Playing out an old brotherly rivalry on the game board
Published 12:00 am Sunday, August 18, 2002
This was the game.
As I handled the big box covered in Christmas wrapping paper, I knew it was the board game I had asked my parents for. That package would be the first one I opened that Christmas Eve.
It was a board game called Axis & Allies, based on World War II. The game is simple enough: It’s set in 1941, when the war was already engulfing most of the world. One side gets to be the Allies &045; the U.S.A., Great Britain and Russia &045; and the other side is the Axis powers of Germany and Japan. Using game pieces that represent bombers, infantry divisions, submarines, aircraft carriers, and the like, you fight it out until the finish.
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The problem is that it takes a long time &045; especially if you’re not very good at it.
My brother Derek, three years my junior, was interested in trying the game, and I was eager to play, too, so we immediately opened it and started the battle. We hardly noticed when everybody else went to bed.
I forget the details, but by the time one of us claimed victory that Christmas &045; I don’t even remember who won anymore &045; a lot of blue was draining into the black December sky outside. The hours had flown by, and it was almost time for everyone else to wake up.
We played the game many more times after that. But after I went off to college, it was more rare. Sometime in the last few years, I lost track of where my copy of the game is, and I hadn’t played it for a long time &045; until last weekend.
My brother now has his own apartment in Chaska, our hometown, and I went to visit him last Friday night. We watched the Lord of the Rings on DVD, played PlayStation golf, and then, at about 1 a.m. &045; when I should have been going to sleep &045; I thought I had a better idea. I remembered Derek mentioning that he ought his own copy of Axis & Allies.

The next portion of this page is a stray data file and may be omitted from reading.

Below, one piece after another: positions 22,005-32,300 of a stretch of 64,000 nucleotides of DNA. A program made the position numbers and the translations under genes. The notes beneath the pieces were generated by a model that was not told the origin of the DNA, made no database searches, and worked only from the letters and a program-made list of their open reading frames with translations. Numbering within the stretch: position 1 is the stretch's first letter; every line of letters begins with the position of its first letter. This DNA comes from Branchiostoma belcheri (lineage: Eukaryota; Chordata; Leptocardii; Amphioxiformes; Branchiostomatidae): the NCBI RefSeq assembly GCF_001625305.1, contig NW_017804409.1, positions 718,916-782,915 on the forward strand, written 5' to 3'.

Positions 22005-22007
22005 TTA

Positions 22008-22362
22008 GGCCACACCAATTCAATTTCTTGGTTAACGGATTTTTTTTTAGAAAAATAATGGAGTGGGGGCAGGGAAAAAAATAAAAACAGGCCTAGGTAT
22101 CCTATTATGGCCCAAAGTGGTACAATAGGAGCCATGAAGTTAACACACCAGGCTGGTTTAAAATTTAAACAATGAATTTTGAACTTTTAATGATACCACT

I shouldn’t have said anything. Starting a game at 1 a.m. was foolish; even a short contest would last a couple hours.
But, perhaps for old-times’ sake, we decided to play.
He wanted to be the Axis Powers, which meant as the Allies, my strategy was clear as I settled in to play. My first priority was to keep the Germans from taking Russia &045; if Russia falls early, the Allies are in trouble. The longer Russia could hold out against Germany’s superior forces, the more time the U.S.A. would have to build up its military might and the more chance I’d have to establish the British navy. By the time the U.S. would be ready to make a move against Japan, the momentum would probably shift to the good guys and the game would be in hand.
I was pleased with the first few rounds; my opponent was making what I though were mistakes. Instead of pushing toward Moscow with all Germany had, he was being hesitant. And in a strange departure from the standard, the Japanese didn’t attack the U.S. fleet in Hawaii, giving me time to strengthen the American navy.
But it all went to pieces. Britain couldn’t harm Germany much from the west, and my brother kept gaining power in Europe and Africa. Japan, rather than focusing on America, headed inward through Asia and &045; for the first time I’ve seen &045; managed to steamroll Russia and take Moscow.
And I was running into bad luck. My attempts to destroy the Japanese navy were not working, with the enemy holding out stubbornly. The Japanese, thanks the the resources gained by taking Russia, snuck into Alaska and invaded western Canada before I could repel them.
I looked at the clock every once in a while and saw the hours slipping past. By the time the night turned into morning, we were still battling it out.
I eventually turned the tables and recovered most of Asia and Africa, but we were still looking at a long battle to the finish when Derek, mostly out of exhaustion, surrendered around 9 a.m.
My brother and I were always close as kids; we had to be. We shared a room until I moved out and often ended up relying on each other for something to do &045; getting a baseball game going, playing video games, riding our bikes.
But when you grow up, you don’t get to be as close to your siblings. So it was nice to revisit the old days last weekend, especially when we followed the same script we did that Christmas when we first took up arms against each other on the game board.
At the same time, the experience reminded me that I’m not a kid anymore. I still don’t think I’ve caught up on that missed night of sleep.
Dylan Belden is the Tribune’s managing editor. His column appears Sundays.